Review: Epson PowerLite Home Cinema 750HD Projector
The Epson 750HD is a pretty portable unit with a footprint roughly the size of a piece of paper. A little larger, but not by much. Its compact design is easy to travel around with and that is a great feature since you will want to move this projector from time to time. The unit makes a great outdoor movie night projector.
Starting from the front of the projector you will notice first the lens. It is recessed into the projector. The lens cover is built into the unit if the form of sliding door. Above the lens is a special adjustment for image placement. It allows you to square up the image should you have to place the projector at an odd angle to the screen.
The left front corner of the projector is the exhaust port. The fact that it is in the front means you can mount the projector on a shelf. The heat will then dissipate into the room. The right side of the projector features the air intake and filter. A couple of other things to mention about the front of the projector would be the IR sensor and the adjustable leg. There are three adjustable legs in total and they are adjustable by unscrewing them. The front is just a push button that locks at the desired height. Very easy to setup.
Moving to the top of the projector we have the control panel. You can control all the functions of the projector from this location. It is well laid out and as most Epson projectors, the labeling is labels are clear and descriptive enough to make navigation easy.
The Epson Home Cinema 750HD has all the inputs you would expect from a home theater projector, but surprisingly no native component input. You will need a special adapter cable so that you can do component through the VGA port. It does however have an HDMI port and that is what you should be using for the best possible image. There is a composite video input and also a USB Type A and B input should you want to display content from a USB drive. The Type B input is mainly for displaying your laptop image from a USB cable instead of the typical VGA cable. As is standard with all projectors, you will also find a S-video input. Audio out capabilities are also available should want to hook up a home theater sound system.
Epson once again has done a very nice job with the menu system. The system is nicely labeled and the labels they do use make sense. It was very easy to get to the settings you often use. Changing the contrast, the brightness and the aspect ratio, the most common setting changes, were just a few clicks. Overall, the Epson menu system gets a thumbs up for convenience and readability. Although it is not graphical, it actually benefits in this area since instead of taking up room on the menu with graphics, you get big bold white text over a black semi-transparent background.
The Epson Home Cinema 750HD was designed to be easily setup. It seems Epson was thinking that this projector was so portable that you might want to use it in lots of different places. Not to say you can’t permanently mount it and leave it alone, but you are going to find that you will want to bring it places. And with all the setup features, Epson has designed the projector with this in mind.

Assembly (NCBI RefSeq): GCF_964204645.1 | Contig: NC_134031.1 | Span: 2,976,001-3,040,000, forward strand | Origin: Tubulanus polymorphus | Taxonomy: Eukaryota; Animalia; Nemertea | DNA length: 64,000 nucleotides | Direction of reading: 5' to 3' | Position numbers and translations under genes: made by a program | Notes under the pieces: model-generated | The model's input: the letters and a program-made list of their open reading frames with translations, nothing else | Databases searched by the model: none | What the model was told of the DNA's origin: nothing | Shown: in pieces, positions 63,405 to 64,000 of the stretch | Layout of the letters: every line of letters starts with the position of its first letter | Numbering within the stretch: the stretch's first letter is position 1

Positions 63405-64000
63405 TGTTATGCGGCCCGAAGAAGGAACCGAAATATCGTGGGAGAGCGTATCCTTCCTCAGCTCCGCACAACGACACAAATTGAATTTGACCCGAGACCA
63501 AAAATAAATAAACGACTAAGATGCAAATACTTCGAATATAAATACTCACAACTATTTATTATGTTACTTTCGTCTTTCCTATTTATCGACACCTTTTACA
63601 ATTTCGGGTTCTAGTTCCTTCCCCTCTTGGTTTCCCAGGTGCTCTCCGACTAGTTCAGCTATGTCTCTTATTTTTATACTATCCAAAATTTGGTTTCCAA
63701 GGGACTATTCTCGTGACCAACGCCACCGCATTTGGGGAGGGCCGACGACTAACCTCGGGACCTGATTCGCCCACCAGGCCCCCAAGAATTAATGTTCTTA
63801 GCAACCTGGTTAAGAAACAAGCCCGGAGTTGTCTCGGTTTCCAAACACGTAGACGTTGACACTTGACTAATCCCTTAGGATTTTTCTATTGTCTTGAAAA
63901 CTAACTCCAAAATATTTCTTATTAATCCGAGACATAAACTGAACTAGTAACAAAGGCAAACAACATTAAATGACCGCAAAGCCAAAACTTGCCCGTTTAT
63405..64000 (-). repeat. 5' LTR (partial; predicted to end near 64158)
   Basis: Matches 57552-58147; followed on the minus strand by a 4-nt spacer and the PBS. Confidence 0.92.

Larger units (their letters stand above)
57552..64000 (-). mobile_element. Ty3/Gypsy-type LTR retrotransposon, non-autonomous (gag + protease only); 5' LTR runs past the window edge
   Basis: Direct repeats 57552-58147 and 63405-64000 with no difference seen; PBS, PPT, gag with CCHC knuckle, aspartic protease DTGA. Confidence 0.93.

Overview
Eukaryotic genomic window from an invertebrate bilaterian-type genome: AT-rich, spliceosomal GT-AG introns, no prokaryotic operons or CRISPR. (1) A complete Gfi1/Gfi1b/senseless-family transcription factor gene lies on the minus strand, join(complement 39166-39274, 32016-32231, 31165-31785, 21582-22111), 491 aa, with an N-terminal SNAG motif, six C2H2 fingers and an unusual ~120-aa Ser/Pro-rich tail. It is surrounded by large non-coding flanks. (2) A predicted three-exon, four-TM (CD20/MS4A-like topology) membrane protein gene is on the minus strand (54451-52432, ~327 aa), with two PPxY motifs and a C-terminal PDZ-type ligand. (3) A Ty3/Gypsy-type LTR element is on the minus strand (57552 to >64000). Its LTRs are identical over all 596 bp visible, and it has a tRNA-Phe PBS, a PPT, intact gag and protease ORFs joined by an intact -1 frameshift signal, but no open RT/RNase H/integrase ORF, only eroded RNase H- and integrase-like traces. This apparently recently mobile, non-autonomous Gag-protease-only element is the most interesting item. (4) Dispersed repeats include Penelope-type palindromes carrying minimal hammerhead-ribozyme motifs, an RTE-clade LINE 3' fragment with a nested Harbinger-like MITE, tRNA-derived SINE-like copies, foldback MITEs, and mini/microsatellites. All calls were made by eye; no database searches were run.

To start, it has three adjustable feet. You can raise and lower the back of the projector with screw in feet and you can raise the projector in the front very easily. To make it even more convenient to setup, you can also adjust the angle of the projector with a slider near the lens. So, even if the projector sits a little off angle, you can adjust for that and square the image. As with all projectors with this feature, it does reduce image quality. You can expect a drop in sharpness. Same goes with using keystone correction to get a nice square image. Both distort the clarity of the image. As mentioned this is across all projectors, not just Epson projectors.
One of the cool features of the Epson PowerLite Home Cinema 750HD projector is that fact that it supports 3D content. Even more impressive is that it comes with a pair of 3D glasses. They use RF technology and are rechargeable via USB port. 3D content looked great and was engaging. Brightness drops a bit as I mentioned in this review, but the 3000 lumens the unit produces still keeps the image looking very nice. Figuring you will want to more than likely have others enjoy the 3D content, we have learned that Samsung makes a pair of glasses for under $20 dollars that work with the 750HD. That is pretty affordable and outfitting the family with glasses is not going to be too cost prohibitive. The Samsung glasses are button battery operated, but you get about 75-100 hours on a battery, so not bad. If you are looking for these glasses the model number is: SSG5100GB.
You May Also Like
Epson PowerLite W29 Projector Review
Canon REALiS WUX450ST Projector Review
Millennials and Projectors: Optoma ML750 LED Projector Review: Part 2
ViewSonic PJD7835HD Projector Review
JVC DLA-RS400U Home Theater Projector Review
NEC P502WL Laser Projector Review
Epson PowerLite 955WH Projector Review
Epson Pro Cinema 1985 W Projector Review